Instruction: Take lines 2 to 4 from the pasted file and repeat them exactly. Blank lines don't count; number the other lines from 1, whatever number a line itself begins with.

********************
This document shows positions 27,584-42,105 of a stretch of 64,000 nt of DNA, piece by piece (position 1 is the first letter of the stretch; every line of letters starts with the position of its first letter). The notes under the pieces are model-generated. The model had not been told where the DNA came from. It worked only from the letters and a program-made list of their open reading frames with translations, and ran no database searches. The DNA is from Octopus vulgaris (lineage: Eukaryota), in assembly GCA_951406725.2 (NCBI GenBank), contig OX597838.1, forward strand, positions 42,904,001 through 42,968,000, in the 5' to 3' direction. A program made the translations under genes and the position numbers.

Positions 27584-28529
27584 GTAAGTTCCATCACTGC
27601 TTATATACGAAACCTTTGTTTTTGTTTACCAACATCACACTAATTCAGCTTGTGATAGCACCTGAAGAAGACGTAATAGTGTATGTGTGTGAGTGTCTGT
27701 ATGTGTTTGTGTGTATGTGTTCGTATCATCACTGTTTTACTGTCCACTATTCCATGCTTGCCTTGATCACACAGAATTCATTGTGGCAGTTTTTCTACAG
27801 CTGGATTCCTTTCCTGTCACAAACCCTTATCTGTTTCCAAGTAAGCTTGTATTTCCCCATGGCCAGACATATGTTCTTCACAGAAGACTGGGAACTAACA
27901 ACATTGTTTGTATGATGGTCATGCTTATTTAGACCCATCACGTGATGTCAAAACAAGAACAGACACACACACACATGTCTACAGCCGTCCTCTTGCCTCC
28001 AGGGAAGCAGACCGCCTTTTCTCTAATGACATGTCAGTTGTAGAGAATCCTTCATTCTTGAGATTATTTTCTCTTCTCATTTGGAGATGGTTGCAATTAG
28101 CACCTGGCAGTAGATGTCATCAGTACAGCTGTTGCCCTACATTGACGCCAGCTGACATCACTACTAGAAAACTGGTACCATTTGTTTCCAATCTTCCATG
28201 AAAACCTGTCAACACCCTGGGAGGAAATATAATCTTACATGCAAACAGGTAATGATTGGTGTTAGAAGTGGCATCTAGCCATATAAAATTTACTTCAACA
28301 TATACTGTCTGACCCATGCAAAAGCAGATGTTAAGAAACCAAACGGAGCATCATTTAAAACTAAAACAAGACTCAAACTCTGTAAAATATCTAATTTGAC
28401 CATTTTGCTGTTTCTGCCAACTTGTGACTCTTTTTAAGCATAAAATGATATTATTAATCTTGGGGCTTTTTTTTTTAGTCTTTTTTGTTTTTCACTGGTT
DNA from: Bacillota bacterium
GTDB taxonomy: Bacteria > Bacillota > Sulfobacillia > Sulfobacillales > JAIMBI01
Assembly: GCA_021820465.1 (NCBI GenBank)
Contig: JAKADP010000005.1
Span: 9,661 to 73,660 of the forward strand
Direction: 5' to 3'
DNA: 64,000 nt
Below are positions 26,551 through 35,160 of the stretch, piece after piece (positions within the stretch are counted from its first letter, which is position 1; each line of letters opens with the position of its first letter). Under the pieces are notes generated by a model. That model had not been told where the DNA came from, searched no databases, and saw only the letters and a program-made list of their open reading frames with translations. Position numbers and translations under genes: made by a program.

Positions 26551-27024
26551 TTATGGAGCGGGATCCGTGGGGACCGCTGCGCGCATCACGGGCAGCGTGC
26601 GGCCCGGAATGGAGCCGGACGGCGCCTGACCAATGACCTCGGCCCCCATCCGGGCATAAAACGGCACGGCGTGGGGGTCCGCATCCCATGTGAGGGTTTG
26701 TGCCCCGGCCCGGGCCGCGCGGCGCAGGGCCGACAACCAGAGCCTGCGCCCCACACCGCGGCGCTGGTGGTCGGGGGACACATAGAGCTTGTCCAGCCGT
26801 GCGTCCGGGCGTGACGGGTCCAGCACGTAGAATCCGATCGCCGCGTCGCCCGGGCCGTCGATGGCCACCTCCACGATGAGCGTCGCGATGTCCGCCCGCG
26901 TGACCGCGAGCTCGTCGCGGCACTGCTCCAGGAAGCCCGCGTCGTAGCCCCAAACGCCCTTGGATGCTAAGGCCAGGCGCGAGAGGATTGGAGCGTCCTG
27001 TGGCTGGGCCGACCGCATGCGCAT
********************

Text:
Positions 27584-28529
27584 GTAAGTTCCATCACTGC
27601 TTATATACGAAACCTTTGTTTTTGTTTACCAACATCACACTAATTCAGCTTGTGATAGCACCTGAAGAAGACGTAATAGTGTATGTGTGTGAGTGTCTGT